J&J therefore claimed that the Patent lacked novelty under s 2(3) of the Patents Act 1977, on the basis of five of prior disclosures (Hopken, Domschke, Chang, Lai and Koegh). The test that must be applied in considering an allegation of anticipation was explained by the House of Lords in Synthon v SmithKine Beecham [2005] UKHL 59; [2006] RPC 10. The prior art must both constitute a prior disclosure and be enabling.

To constitute a prior disclosure the prior art must contain a clear description of, or clear instructions to make, something that would necessarily infringe the patentee’s claim if carried out after the grant of the patentee’s patent. In respect of the disclosure, both parties agreed that there is insufficient information to determine whether the lenses in the prior art do or do not satisfy the requirements of the claim, without specific tests being carried out. The judge was therefore unable to conclusively decide that a prior disclosure had been made, so the lack of novelty attack was unsuccessful.

The issue of enablement was considered later in terms of sufficiency of the Patent.


The judge found that the patent was not obvious over the common general knowledge, as asserted by the defendants: “I am satisfied it was not obvious how to make a silicon hydrogel lens which was opthalmically compatible over a period of extended wear in the light of the common general knowledge at the priority date.”

He also found that the patent was not obvious over the other prior art. J&J’s claim for invalidity due to obviousness therefore also failed.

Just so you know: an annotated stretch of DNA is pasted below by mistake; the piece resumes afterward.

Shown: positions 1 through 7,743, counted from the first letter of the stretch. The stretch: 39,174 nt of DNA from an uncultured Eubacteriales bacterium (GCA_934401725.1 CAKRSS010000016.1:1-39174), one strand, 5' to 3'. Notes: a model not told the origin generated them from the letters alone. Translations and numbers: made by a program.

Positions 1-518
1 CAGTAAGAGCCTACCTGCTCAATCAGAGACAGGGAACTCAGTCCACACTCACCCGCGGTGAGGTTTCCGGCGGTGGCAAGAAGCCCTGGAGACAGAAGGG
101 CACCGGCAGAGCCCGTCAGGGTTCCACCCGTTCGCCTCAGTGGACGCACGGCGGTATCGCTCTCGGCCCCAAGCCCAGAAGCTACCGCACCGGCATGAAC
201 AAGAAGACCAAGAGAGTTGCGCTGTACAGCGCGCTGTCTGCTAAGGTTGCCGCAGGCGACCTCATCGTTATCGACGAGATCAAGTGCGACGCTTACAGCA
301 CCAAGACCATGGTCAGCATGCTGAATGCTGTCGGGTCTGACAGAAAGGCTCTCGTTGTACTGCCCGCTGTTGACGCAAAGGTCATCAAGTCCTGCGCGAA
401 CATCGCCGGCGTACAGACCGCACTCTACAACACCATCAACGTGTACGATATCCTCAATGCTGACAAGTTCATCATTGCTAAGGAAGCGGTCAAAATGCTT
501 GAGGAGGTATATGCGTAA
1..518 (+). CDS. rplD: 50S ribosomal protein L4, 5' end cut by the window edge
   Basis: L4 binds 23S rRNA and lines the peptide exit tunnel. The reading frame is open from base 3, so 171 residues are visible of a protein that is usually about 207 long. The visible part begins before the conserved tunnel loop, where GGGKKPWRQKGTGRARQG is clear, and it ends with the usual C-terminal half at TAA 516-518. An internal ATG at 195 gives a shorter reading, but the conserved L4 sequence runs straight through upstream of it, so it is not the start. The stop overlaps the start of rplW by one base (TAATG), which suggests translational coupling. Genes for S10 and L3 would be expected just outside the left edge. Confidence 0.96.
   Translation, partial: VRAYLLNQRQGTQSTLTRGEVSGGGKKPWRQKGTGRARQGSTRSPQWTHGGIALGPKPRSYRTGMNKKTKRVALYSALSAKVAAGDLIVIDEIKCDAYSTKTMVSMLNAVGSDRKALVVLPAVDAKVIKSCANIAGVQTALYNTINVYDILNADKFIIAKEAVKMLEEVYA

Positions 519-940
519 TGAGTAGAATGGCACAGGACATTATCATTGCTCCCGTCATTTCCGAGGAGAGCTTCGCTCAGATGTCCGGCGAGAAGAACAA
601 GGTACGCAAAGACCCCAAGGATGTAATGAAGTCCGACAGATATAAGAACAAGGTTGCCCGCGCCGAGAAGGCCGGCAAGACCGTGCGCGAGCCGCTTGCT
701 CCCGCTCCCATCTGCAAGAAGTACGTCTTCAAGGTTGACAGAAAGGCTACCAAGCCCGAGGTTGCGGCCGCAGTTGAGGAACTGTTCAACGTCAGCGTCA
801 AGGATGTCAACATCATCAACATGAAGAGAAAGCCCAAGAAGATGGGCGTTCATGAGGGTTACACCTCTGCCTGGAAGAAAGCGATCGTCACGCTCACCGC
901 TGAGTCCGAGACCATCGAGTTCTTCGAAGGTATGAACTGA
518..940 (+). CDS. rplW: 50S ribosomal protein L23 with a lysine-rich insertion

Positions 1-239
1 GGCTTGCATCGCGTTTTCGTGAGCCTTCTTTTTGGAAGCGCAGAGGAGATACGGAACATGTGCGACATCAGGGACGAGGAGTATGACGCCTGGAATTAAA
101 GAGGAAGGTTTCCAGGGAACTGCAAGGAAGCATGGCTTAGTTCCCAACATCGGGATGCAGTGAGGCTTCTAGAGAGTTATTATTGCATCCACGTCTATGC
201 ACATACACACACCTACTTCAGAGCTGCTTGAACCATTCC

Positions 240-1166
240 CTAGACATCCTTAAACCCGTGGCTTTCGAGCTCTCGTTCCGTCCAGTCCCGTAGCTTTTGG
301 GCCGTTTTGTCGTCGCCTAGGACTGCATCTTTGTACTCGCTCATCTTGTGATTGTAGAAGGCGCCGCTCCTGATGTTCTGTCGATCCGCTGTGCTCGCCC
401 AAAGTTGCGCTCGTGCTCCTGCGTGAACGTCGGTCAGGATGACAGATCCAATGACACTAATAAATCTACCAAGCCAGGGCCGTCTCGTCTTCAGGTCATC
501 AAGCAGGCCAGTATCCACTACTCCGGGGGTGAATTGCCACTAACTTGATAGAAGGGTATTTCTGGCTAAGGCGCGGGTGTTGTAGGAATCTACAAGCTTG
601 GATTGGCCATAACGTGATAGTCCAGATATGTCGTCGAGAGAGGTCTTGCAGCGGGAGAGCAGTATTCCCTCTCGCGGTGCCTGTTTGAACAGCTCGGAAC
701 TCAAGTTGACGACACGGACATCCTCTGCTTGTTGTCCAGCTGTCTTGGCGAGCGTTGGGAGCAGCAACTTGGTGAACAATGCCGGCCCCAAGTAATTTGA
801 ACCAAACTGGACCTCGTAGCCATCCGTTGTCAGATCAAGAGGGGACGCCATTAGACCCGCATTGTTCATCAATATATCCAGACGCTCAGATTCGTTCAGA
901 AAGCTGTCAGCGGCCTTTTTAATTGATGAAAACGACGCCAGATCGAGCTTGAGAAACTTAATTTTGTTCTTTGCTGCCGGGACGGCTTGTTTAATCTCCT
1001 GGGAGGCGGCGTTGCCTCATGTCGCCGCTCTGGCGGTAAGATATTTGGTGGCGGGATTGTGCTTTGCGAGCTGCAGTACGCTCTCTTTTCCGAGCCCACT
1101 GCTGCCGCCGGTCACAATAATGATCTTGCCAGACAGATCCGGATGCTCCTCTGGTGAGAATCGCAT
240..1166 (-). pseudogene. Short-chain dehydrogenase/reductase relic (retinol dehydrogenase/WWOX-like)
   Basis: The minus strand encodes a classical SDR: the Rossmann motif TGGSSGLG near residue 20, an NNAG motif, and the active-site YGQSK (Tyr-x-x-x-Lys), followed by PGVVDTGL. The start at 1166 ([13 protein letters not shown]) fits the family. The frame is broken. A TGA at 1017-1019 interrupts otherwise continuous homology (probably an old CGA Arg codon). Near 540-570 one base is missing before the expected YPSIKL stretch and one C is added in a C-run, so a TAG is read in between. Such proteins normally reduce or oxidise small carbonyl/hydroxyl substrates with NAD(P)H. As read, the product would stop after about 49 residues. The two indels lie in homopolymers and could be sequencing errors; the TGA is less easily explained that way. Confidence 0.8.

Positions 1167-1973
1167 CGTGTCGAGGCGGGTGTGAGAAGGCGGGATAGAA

J&J claimed, under section 72 of the Patents Act 1977, that the teaching of the Patent did not provide sufficient information for the person skilled in the art to make lenses falling within the claims without undue experimentation. The Patent should therefore be invalid for insufficiency as it does not provide a solution to the known problem of identifying a suitable material from which to make a lens which will meet the functional requirement of ophthalmic compatibility over a period of extended wear.

The judge agreed with J&J’s argument that the description provides little or no practical assistance to the skilled person faced with this problem. He noted that there is no teaching in the Patent of a principle of manufacture and that the claimants themselves had acknowledged that it would only be possible to ascertain whether a product falls within the scope of the claims by carrying out a trial over a test period.


The judge held that had the patent been valid the Acuvue Oasys lens would have fallen within the scope of claims 1 and 24, but not claims 8 or 11.

In claim 1, J&J only argued that their product did not infringe one of the elements of the claim: the oxygen permeability levels. The judge found that Novartis had shown that the Oasys lens infringed this part of the claim. Claim 24 required the product to have a hydrophilic surface, and the judge found that this was the case for the Oasys lens.

Claim 8 and 11 cover a polymeric material comprised of a plurality of co-continuous phases, at least one being an oxyperm phase (permeable to oxygen) and at least one other being an ionoperm phase (permeable to ions and water). The judge found that Novartis had not conclusively shown that the Oasys product fell within these claims.